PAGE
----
Field Worker: Maurice R. Anderson
Date: February 21, 1938
Name: Mr. W.H. O'Gwin
Residence: Pauls Valley, OK
Date of Birth: March 14, 1868
Place of Birth: Kentucky
Father: J.H. O'Gwin, born in Tennessee
Mother: Lydia Shelton, born in Tennessee
Lydia's funeral records shows her birth place as Kentucky
submitted by Kathy (Rogers) Linnet
copy of funeral record
listing in Mt Olivet Cemetery
see tombstone picture
I was born in 1868 in Kentucky. I came to the
Inidan Territory with my father and mother. We moved from Texas in the fall of 1889.
We had two wagons and four head of mules. My father rented one hundred acres
of land from Mr. Will Love, a few miles ewat of Pauls Valley
in the Washita River bottom.
There were only three stores and a hotel in Pauls Valley.
The schoolhouse was located about one mile south of where the depot is now and
church was held in the schoolhouse every Sunday.
There was no court at Pauls Valley then. Court was
held at Fort Smith, Arkansas and we only had United
States marshals. The Chickasaw Indians' Court held at Tishomingo.
A Chickasaw Indian named Zack Gardner owned the only
grist mill and cotton gin at that time in this part of the country. The mill and gin
were run by water power and were located on the river east of Pauls Valley.
This part of the country was more of a cattle country than a farming
country when I came here. There were several feeding pens along the river where
cattlemen would feed their cattle during the winter months.
A short while after we settled here I went to work for Mr. Nath
Byars who was a large cattleman. Mr. Byars paid me $20.00
a month to help take care of his cattle here during the winter. He had several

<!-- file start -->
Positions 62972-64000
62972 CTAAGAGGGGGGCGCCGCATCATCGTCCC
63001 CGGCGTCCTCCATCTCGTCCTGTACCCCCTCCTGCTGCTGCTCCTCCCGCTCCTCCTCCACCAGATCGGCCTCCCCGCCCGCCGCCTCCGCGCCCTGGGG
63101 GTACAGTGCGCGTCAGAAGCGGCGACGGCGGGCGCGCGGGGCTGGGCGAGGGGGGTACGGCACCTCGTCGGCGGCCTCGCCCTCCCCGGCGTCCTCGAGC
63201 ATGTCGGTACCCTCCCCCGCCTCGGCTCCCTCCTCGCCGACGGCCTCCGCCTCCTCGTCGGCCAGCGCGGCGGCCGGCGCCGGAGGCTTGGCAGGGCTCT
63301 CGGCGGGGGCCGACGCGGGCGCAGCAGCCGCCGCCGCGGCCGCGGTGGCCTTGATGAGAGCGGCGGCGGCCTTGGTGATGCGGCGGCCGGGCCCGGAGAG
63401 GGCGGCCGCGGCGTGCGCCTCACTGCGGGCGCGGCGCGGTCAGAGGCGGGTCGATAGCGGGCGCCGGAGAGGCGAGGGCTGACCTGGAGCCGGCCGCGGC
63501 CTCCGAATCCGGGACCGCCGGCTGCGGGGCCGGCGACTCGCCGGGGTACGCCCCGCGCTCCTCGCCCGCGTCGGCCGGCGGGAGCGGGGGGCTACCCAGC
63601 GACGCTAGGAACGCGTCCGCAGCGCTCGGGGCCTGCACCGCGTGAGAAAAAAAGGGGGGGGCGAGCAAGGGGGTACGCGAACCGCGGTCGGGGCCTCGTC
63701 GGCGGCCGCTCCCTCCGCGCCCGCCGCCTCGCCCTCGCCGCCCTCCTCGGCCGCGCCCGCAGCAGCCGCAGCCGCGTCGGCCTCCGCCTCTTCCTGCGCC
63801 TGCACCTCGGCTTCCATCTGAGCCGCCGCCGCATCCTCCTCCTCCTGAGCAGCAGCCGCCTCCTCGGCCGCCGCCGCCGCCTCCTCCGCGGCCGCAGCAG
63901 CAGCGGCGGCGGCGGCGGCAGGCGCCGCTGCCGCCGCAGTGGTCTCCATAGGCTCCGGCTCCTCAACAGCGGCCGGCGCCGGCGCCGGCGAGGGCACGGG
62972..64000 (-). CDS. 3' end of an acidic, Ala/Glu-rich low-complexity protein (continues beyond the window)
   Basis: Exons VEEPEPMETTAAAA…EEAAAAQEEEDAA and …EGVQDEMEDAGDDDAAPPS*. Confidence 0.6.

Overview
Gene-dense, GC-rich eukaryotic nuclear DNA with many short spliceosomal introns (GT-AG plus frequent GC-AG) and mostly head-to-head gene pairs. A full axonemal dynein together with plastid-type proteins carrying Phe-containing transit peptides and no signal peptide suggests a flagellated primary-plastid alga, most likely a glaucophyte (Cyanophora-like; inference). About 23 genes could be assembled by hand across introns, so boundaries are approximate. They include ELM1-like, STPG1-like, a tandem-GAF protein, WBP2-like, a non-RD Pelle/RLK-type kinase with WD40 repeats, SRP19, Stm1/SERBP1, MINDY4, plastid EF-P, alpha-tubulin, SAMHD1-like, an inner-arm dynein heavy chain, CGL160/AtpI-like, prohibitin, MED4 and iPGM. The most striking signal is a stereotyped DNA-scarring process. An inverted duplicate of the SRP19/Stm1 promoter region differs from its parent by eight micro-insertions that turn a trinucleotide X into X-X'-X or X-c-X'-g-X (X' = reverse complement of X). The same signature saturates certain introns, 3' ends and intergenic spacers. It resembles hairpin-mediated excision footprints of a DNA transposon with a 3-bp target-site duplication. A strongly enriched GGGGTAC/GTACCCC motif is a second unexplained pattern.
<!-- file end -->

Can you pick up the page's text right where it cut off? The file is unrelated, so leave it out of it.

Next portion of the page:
feeding pens, one on Peavine Creek northeast of Pauls Valley
and a few miles and one near old Cherokee Town Crossing. During the
summer months was when I would have the hardest time with the cattle, as there were no
fences and the cattle had to be herded on the grass and we would have a hard time keeping
them off of the farmers crops.
The first year my father made a crop he had severty five acres of cotton
and twenty-five acres of corn. He only raised five bales of cotton the first year,
which was in 1890. The bol weavils just cleaned the cotton fields that year around
here. His corn made good. He made about fifty bushels of corn to the acre but
corn was cheap i those days. The cattlemen around here would buy all the c orn the
farmers raised to feed out their cattle.
There was no market for cotton here at that time and my father hauled his
cotton to Gainesville, Texas. The railroad had been put through here a
few years before that time and some of the farmers shipped their cotton to Texas.
There was a freight wagon line from Pauls Valley to
Fort Sill when I came here. I have seen those freight haulers come in here
working from eight to twelve yoke of steers to a wagon and have a trail wagon coupled on
behind the lead wagon and they would load both wagons and head back west.
This was the nearest railroad point to Fort Sill and the
Indians from that part of the country would haul their freight that was shipped in here by
the Government and when they would come after freight there would always be two or three
soldiers with them. There would be several wagons and they would always be working
from six to ten little mules to each wagon. There were no roads to speak of.
There were lots of turkeys in this part of the country when I came here
but not too many deer. We would go back in the mountains below old Fort
Arbuckle and there we would find plenty of all kinds of meat to eat for we
usually killed one to two deer in the winter.
Several years after we settled here Federal Court was established at Pauls
Valley, in 1895, I believe.
The school here was a subscription school until 1898. That year Pauls
Valley had its first free school.
I remember the first year we settled here. There were nine men
killed at different times. My father was a hardworking man. He tended to his
own business and tried to make a living for his family and he never had any trouble with
the tough men.
John Swain was one of our United States Marshals and had
killed several men. He got killed near Purcell. Bill Lewis
had killed several men. John Walner, a United States
Marshal, killed Bill Lewis at Wynnewood. John
Walner had several killings to his credit while a United States Marshal, but John was
later killed by his nephew, Bob Walner, at Wynnewood.
I have lived in this country since 1889. I now run a filling station
in Pauls Valley.